1. Share your vision. No one can jump on your bandwagon if you don’t know where you are going. In order to build a passionate team, you must live and breathe your vision. Recruit a team that is enthusiastic about your vision and has the talent to help you execute it. Your team must drink your kool-aid!

2. Modify your vision. Just because you have a [email protected]@ vision doesn’t mean it has to stay stagnant. Perhaps your amazing team has challenged your vision. That’s a good thing. We repeat: A challenge to your vision is a good thing. It means that your team is thinking, really thinking about their work and the future of their company. Your team most likely is smarter than you (at least if you’ve recruited well). Listen to them.


3. Cultivate your culture. Be encouraging. Sometimes, projects or deadlines and some aspect of your work may falter or even fail. Acknowledge the difficulties that are around the bend, and then figure out a solution together. This leads us to our next point:

4. Celebrate. A happy team is a successful team. Celebrate milestones in your team’s life. Celebrate milestones in your company’s life. Celebrate bounce-backs after defeat. Work may be called “work” for a reason; however, having fun will help your team support your vision and work hard.

5. Encourage risk taking. Trust your team with new responsibilities. If your colleagues are doing the same thing over and over again, they’re going to get bored…perhaps even resentful. Providing a calculated risk is a way to keep minds fresh.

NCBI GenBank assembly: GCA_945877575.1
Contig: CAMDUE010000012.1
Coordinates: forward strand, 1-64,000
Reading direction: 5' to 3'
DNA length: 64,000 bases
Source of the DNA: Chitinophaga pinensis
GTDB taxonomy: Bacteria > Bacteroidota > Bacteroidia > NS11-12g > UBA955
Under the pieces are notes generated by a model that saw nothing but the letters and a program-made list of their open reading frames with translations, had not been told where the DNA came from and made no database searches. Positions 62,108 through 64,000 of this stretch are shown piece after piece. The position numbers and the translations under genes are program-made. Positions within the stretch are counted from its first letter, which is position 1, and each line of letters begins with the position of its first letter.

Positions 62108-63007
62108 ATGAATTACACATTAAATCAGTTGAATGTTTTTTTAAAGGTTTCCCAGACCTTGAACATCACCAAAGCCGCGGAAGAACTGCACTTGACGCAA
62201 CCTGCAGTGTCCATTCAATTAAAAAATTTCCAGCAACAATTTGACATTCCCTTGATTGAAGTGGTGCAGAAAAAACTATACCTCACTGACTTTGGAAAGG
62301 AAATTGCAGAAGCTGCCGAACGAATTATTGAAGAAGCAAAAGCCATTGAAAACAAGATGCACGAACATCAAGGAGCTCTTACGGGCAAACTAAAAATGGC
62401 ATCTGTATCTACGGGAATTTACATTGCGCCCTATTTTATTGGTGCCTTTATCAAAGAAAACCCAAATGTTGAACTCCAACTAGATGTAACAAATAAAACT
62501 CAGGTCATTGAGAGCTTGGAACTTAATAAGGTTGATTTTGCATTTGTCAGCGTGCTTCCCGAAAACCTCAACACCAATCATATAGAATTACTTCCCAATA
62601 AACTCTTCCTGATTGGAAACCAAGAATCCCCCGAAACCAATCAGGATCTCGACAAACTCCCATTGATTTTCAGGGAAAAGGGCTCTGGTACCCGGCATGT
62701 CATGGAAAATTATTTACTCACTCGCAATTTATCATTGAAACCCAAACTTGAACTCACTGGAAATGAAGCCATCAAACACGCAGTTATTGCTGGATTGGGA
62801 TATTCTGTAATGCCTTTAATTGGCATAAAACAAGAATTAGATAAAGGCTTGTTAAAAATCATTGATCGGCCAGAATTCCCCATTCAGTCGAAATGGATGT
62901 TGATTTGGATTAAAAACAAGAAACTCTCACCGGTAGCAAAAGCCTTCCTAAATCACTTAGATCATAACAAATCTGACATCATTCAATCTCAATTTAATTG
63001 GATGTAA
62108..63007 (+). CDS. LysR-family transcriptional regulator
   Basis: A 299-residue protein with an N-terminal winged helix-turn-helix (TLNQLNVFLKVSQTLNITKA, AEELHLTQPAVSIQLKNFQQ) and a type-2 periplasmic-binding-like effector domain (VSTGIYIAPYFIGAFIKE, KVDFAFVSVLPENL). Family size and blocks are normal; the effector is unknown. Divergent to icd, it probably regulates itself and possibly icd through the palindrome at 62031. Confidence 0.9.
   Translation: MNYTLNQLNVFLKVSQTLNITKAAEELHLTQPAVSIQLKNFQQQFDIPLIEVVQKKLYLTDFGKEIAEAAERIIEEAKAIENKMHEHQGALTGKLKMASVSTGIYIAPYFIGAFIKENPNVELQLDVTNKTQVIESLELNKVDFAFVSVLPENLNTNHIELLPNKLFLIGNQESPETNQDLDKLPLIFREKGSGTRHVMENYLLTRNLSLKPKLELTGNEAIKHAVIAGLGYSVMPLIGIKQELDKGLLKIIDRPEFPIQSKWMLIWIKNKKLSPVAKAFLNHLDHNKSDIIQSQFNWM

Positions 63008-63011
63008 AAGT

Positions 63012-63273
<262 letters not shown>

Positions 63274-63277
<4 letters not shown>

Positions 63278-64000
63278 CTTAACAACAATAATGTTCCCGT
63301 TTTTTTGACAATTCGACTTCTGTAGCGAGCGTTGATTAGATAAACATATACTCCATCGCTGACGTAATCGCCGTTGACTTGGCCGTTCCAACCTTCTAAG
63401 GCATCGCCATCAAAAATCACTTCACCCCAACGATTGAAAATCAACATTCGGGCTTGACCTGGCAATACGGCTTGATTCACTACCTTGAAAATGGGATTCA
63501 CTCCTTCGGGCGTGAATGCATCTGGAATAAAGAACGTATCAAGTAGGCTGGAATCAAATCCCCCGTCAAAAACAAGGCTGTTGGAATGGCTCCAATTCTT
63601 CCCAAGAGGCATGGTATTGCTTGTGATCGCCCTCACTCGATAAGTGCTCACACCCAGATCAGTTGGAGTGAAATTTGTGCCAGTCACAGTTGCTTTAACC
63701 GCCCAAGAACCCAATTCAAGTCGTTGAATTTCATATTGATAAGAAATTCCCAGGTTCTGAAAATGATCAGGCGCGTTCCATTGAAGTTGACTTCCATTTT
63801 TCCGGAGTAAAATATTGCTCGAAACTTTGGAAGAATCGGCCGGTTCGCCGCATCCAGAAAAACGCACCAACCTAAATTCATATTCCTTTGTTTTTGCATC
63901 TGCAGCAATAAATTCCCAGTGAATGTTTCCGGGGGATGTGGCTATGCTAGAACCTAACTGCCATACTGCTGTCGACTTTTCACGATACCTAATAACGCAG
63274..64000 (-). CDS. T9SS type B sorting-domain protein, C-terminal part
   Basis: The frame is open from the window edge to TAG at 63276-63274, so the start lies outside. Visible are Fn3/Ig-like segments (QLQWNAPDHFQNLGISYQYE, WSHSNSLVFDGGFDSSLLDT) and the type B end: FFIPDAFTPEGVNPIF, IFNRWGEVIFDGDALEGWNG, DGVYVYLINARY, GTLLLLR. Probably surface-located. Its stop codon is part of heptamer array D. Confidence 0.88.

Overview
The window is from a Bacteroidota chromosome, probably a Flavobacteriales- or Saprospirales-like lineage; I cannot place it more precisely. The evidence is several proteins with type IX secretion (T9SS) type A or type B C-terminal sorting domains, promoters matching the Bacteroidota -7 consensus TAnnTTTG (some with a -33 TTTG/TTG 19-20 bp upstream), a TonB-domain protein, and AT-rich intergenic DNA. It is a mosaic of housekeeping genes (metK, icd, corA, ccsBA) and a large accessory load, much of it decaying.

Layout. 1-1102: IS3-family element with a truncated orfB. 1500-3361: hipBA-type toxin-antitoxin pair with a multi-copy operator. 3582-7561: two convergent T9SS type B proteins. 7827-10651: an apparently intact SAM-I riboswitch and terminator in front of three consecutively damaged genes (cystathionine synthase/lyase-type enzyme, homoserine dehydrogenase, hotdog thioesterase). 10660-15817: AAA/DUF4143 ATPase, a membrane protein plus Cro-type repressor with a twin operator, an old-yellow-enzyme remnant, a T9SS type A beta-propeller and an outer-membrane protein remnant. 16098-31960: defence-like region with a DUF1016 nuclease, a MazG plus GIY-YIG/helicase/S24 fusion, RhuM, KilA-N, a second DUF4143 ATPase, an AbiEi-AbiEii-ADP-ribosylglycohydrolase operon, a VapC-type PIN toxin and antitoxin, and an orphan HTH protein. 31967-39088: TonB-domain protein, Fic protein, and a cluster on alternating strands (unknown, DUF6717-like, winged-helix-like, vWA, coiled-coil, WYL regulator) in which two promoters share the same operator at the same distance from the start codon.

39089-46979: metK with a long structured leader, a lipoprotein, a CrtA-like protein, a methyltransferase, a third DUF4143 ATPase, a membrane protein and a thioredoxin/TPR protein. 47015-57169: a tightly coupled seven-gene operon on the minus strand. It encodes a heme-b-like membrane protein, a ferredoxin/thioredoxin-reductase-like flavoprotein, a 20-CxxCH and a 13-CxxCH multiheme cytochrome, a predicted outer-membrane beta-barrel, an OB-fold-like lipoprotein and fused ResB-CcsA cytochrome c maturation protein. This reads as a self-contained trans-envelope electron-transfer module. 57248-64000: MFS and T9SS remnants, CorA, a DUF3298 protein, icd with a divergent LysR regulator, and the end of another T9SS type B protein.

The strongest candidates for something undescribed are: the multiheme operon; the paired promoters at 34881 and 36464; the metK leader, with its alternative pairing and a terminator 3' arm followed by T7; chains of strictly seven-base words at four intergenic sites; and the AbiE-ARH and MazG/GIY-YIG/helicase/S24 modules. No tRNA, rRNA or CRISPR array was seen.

6. Care about your team. Whether you’re showing interest in a project, a hobby, or learning the names of your colleagues’ pets, it’s important to know what makes your team tick. You’re all people; as people, you will work together as a team. Plus, we’re going to go ahead and state the obvious here: Employees who have vested interest in their company and are excited about their projects may actually work harder!

7. Commit. Keep your promises to your team. Keep your promises to your clients. Your team needs to believe in your integrity and trust your word. Your clients will become repeat clients when they can trust you and your work.


8. Reward your employees. We’re not necessarily talking about bonuses or raises, although we’re certainly not discouraging them either :) Thank your team for a job well done or give credit where credit’s due–since your know your employees, you’ll know what kind of reward is meaningful for them. Promote a culture of gratitude and encourage this mentality for your team.